In 2014, he was in Kyiv, Ukraine, on a Fulbright scholarship and writing for the English-language newspaper Kyiv Post, when Linda Kinstler, who then worked at The New Republic, contacted him hoping for a little of his time. She was there to cover the civil unrest in Ukraine, known as the Euromaidan movement, which had evolved into a full-scale revolution.
Ms. Kinstler, who is now 29, is a freelance writer and doctoral candidate in rhetoric at Berkeley. She graduated from Bowdoin College, and as a Marshall scholar received master’s degrees in literature, from the University of Cambridge, and in research architecture, from Goldsmiths, University of London.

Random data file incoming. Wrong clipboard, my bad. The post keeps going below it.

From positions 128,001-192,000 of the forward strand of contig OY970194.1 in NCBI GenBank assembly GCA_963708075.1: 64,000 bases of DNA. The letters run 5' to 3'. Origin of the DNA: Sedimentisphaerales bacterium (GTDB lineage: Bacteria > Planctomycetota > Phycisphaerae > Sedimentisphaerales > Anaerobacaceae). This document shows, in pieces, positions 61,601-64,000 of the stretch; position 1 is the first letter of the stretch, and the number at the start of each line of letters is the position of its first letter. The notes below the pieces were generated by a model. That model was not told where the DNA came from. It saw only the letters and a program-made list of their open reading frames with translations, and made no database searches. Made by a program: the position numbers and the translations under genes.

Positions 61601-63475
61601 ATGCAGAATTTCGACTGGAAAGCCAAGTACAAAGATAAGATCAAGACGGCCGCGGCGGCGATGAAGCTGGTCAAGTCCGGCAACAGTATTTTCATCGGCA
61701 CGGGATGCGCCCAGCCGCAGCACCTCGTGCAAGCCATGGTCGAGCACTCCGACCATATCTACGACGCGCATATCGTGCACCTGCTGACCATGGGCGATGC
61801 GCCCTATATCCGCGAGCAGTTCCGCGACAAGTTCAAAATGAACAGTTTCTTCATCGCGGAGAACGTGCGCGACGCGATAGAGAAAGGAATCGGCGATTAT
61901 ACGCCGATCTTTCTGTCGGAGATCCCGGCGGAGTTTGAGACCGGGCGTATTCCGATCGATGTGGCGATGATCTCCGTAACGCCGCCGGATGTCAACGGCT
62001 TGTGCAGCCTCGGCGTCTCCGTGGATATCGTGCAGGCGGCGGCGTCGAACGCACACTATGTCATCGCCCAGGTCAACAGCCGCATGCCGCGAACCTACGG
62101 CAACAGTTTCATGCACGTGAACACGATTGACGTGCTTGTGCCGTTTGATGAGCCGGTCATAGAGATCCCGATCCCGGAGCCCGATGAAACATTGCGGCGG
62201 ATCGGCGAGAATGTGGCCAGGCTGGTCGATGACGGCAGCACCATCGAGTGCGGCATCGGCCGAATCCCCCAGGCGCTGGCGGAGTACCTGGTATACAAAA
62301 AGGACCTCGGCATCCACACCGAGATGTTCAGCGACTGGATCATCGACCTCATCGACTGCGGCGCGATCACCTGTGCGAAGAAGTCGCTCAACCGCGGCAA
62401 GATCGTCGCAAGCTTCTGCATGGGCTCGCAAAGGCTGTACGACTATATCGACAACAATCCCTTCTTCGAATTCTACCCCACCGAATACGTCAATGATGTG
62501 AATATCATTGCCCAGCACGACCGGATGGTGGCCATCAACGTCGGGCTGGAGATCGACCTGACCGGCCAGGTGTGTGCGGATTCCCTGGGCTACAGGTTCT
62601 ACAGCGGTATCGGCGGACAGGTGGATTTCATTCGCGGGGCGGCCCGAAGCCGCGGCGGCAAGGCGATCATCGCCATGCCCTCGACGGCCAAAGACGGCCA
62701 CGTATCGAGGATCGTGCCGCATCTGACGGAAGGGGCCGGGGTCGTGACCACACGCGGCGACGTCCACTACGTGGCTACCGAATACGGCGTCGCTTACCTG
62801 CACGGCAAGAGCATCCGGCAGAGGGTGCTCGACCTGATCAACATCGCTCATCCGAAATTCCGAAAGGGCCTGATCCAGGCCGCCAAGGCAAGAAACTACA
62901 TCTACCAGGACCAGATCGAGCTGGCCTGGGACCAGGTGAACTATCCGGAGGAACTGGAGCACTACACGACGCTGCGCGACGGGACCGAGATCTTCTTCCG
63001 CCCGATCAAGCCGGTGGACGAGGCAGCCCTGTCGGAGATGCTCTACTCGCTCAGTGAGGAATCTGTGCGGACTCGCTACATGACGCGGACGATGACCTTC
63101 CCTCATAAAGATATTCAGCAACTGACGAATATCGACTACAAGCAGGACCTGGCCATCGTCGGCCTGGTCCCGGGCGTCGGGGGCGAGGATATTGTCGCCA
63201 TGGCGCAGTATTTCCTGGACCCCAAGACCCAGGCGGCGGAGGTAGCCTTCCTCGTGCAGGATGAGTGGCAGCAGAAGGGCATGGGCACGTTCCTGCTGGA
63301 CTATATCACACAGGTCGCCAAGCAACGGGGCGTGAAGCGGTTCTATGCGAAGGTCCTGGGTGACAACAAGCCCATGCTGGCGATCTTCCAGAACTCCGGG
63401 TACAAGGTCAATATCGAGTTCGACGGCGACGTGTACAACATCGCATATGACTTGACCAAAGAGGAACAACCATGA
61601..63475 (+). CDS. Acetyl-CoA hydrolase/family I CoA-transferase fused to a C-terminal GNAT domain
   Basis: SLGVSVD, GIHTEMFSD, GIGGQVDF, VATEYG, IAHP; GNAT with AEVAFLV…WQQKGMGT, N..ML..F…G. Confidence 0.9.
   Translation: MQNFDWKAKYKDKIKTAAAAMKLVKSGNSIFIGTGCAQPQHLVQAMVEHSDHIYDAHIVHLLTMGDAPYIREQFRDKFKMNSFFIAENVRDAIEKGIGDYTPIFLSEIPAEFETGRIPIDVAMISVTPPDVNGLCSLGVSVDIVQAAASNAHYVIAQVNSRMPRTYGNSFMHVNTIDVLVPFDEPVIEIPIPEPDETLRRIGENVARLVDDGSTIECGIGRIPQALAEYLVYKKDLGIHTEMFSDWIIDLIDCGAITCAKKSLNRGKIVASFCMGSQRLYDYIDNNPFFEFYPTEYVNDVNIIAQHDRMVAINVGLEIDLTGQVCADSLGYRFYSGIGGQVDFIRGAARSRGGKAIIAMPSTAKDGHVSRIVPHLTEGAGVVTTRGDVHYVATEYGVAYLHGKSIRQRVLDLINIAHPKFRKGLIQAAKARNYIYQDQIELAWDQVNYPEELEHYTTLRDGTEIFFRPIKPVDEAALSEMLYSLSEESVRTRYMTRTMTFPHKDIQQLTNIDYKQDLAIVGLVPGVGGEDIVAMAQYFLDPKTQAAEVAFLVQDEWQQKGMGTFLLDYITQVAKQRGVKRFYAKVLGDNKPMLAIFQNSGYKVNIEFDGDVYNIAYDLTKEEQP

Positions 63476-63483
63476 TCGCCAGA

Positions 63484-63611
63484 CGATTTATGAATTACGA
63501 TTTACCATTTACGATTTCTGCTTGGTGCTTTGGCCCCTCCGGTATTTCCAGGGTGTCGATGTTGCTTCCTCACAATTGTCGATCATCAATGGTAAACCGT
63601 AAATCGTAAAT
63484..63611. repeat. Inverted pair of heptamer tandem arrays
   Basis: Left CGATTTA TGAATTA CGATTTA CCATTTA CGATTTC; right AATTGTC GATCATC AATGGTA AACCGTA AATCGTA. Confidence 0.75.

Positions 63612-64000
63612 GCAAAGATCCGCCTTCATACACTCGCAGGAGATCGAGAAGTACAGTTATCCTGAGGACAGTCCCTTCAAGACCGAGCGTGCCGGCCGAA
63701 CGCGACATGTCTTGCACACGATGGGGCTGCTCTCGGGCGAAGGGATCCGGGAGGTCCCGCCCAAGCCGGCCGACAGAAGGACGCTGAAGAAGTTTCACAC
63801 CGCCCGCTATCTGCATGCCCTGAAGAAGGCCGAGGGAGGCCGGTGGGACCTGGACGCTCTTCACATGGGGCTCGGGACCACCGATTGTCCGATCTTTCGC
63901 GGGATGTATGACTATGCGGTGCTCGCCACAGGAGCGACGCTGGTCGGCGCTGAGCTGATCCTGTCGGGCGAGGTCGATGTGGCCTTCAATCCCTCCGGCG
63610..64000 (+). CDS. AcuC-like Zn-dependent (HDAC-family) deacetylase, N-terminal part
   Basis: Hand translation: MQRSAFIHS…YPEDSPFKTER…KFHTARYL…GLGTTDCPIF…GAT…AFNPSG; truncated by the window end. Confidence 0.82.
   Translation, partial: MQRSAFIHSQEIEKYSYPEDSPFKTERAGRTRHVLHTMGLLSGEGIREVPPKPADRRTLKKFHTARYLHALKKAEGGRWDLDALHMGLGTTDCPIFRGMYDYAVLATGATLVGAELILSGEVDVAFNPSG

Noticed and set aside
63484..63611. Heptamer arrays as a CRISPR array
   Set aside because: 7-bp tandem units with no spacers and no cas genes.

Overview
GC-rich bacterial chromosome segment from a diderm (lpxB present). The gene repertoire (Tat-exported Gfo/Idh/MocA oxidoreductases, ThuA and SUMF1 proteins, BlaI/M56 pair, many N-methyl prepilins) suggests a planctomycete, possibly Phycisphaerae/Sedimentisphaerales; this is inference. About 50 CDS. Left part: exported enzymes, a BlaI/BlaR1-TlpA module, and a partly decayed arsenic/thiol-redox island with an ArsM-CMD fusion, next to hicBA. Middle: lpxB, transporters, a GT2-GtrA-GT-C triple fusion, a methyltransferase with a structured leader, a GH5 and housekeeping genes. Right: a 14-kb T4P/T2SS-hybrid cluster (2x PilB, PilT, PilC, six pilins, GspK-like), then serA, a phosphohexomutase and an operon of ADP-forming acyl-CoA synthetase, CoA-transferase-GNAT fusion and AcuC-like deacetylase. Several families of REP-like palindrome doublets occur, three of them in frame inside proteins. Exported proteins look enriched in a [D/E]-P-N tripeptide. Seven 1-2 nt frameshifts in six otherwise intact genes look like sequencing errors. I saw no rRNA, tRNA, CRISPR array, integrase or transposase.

Mr. Webb remembers that she came to their appointed meeting place on Independence Square in Kyiv, and, already swayed by her work, he found himself attracted to her as well. “She was obviously a very talented writer and reporter,” he said, “and she was cute.”
The two had acquaintances in common in addition to their professional interests. They spent much of the next week getting together again and again. “She’s a Russian speaker as well, so we just had this whole world of interests that overlapped,” he said.
He had already planned to land in Washington, where she then lived, a few months later, at the conclusion of his time in Kyiv, and she invited him to stay in touch. (Mr. Webb is to begin later this month at the State Department’s office of the legal adviser, where he is to become a lawyer-adviser.)